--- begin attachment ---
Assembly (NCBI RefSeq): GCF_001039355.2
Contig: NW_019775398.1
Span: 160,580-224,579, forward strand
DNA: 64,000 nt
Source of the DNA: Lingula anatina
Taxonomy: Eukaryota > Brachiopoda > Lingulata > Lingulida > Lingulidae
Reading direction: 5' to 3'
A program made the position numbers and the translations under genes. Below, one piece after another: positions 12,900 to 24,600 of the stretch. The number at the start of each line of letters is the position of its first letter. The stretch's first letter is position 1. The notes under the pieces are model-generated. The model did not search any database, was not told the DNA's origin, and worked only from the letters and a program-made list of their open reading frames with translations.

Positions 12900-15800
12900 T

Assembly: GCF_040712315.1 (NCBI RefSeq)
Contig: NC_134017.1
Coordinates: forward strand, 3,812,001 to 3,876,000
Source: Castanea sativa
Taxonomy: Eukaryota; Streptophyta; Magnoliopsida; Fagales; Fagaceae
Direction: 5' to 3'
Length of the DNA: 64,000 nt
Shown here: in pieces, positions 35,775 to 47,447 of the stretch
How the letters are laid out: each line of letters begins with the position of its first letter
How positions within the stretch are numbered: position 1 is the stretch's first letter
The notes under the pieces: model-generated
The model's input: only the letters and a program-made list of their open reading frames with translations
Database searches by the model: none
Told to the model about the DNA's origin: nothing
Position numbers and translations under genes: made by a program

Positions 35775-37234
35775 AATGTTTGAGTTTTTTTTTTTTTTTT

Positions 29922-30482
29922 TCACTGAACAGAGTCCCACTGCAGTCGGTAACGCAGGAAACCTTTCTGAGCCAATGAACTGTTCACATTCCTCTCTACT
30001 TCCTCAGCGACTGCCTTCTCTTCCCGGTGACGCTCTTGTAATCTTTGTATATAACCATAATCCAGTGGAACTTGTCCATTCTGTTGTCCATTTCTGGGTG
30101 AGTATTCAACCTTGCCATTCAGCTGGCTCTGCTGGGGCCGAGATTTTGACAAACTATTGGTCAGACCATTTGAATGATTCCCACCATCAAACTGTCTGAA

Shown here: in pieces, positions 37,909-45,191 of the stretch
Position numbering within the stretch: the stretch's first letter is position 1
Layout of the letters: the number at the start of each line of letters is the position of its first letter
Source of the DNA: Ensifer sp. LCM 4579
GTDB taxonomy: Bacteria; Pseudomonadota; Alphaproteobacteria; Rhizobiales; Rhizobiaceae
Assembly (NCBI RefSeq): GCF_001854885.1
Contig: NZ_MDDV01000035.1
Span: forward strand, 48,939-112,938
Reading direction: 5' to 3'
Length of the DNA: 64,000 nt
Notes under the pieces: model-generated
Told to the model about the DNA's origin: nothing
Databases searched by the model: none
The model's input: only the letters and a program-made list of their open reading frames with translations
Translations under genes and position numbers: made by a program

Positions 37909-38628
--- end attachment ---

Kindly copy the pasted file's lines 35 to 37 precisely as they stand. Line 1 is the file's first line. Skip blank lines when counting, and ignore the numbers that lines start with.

Source of the DNA: Ensifer sp. LCM 4579
GTDB taxonomy: Bacteria; Pseudomonadota; Alphaproteobacteria; Rhizobiales; Rhizobiaceae
Assembly (NCBI RefSeq): GCF_001854885.1